The lawsuit was filed in Northern California, and outlines how Bride’s 16-year-old son, Carson, took his own life as a result of ongoing, anonymous harassment. The suit could gain traction as a class action, considering additional reports of five other teens who apparently died by suicide as a result of cyberbullying.
These third-party Q&A apps, allow users to send anonymous messages to each other. Despite being inundated with mocking messages of a violent and sexual nature from unknown users, Carson refused to reply to them because the YOLO app would then make the original message public on his page.
“We found out that, in the last days of Carson’s life, he was desperately reaching out to friends to learn who was harassing him and searching for YOLO hacks to find a way to identify his tormentors. He never did, and, in the end, it was more than a 16-year-old who was seeking real friendship and connection could handle,” Bride said in a statement to Fox Business.
Snapchat has since suspended both YOLO and LMK from its platform, according to a company spokesperson.
“In light of the serious allegations raised by the lawsuit, and out of an abundance of caution for the safety of the Snapchat community, we are suspending both YOLO and LMK’s Snap Kit integrations while we investigate these claims,” the spokesperson said.
However, for Bride, it’s too little, too late when it comes to cyberbullying on Snapchat, YOLO and LMK.
“We are attentive parents, but this anonymous cyberbullying was silently occurring without our knowledge,” Bride said. “If this tragedy happened to us, it could happen to anyone. By bringing this lawsuit, I hope to hold Snap Inc., YOLO and LMK accountable for the dangerous and harmful products that they have created and for their inability to enforce the safety policies they promote to teens.”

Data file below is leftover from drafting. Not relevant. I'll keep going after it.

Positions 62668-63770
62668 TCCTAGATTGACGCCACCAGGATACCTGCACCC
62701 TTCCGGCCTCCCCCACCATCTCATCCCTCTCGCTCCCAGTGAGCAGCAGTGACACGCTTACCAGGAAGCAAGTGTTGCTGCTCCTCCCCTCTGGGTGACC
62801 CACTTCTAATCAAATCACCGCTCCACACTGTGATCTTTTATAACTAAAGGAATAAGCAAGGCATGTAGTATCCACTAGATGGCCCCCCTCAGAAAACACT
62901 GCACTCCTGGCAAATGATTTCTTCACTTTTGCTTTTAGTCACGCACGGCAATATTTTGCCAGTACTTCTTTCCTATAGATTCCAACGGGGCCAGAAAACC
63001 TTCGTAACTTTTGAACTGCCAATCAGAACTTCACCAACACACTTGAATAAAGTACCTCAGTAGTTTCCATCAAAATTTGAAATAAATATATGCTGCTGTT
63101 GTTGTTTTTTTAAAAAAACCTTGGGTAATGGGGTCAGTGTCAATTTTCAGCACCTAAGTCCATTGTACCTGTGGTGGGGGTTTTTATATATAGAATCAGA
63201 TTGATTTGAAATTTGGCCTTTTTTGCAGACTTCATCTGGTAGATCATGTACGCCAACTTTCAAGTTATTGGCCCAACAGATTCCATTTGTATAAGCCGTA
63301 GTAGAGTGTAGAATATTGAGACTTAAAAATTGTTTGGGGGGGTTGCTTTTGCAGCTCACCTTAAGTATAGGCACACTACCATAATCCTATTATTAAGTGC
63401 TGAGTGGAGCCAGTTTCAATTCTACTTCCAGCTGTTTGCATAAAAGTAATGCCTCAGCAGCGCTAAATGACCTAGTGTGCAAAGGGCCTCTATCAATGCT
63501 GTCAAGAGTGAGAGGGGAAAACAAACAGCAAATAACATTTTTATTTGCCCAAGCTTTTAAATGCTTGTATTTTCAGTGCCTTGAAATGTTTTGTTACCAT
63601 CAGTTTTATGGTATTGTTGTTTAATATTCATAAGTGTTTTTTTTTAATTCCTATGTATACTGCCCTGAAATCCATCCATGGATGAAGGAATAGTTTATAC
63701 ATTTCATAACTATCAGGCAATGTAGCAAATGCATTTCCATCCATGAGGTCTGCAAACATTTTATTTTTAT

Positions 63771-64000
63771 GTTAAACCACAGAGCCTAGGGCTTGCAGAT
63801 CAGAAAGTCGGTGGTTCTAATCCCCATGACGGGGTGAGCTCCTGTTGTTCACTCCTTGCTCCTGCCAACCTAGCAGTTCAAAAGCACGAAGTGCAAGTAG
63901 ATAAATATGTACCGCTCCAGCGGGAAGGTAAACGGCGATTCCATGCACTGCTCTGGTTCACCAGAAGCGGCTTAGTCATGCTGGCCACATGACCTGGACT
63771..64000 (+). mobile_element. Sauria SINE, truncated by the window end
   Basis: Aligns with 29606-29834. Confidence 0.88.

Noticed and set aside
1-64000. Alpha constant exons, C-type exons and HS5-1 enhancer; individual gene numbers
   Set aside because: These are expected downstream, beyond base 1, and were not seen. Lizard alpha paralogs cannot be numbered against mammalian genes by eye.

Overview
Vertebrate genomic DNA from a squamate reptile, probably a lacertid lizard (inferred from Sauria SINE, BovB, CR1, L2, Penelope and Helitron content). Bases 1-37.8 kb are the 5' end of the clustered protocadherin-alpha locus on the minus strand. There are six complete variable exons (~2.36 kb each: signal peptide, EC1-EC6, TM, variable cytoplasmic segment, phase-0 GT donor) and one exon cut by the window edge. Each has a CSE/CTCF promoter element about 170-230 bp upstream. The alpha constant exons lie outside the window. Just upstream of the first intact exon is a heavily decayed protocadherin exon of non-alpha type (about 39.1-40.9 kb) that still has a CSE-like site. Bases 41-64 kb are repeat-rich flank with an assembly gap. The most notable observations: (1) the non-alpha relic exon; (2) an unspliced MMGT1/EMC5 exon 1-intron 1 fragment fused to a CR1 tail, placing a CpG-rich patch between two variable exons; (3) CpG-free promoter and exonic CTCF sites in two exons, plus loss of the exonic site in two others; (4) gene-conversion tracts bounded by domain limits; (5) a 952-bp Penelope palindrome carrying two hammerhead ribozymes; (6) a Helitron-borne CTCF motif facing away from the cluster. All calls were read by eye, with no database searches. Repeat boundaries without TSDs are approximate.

Attorneys Juyoun Han and Eric Baum at Eisenberg & Baum LLP said in a statement that “anonymous messaging apps promote bullying by allowing aggressors to hide behind their screens while subverting parents’ and schools’ abilities to protect children.”
While these social media apps have policies against cyberbullying and harassment, Bride’s lawyers allege that the apps were “unable or unwilling to take action and carry out their promises to safeguard children” and “provide the means … for cyberbullying.”
The lawsuit notes that while Snapchat has an age requirement of 13, there is no age verification process on the app. “Mobile apps such as Snapchat, YOLO, and LMK have designed and marketed anonymous apps to minors without proper safeguards. This suit alerts public consumers of the harms caused by the apps and demands that the apps’ developers be stopped from prioritizing profit over the lives and mental health of children,” the attorneys said.
If you or someone you know is having thoughts of suicide, please contact the National Suicide Prevention Lifeline at 1-800-273-TALK (8255).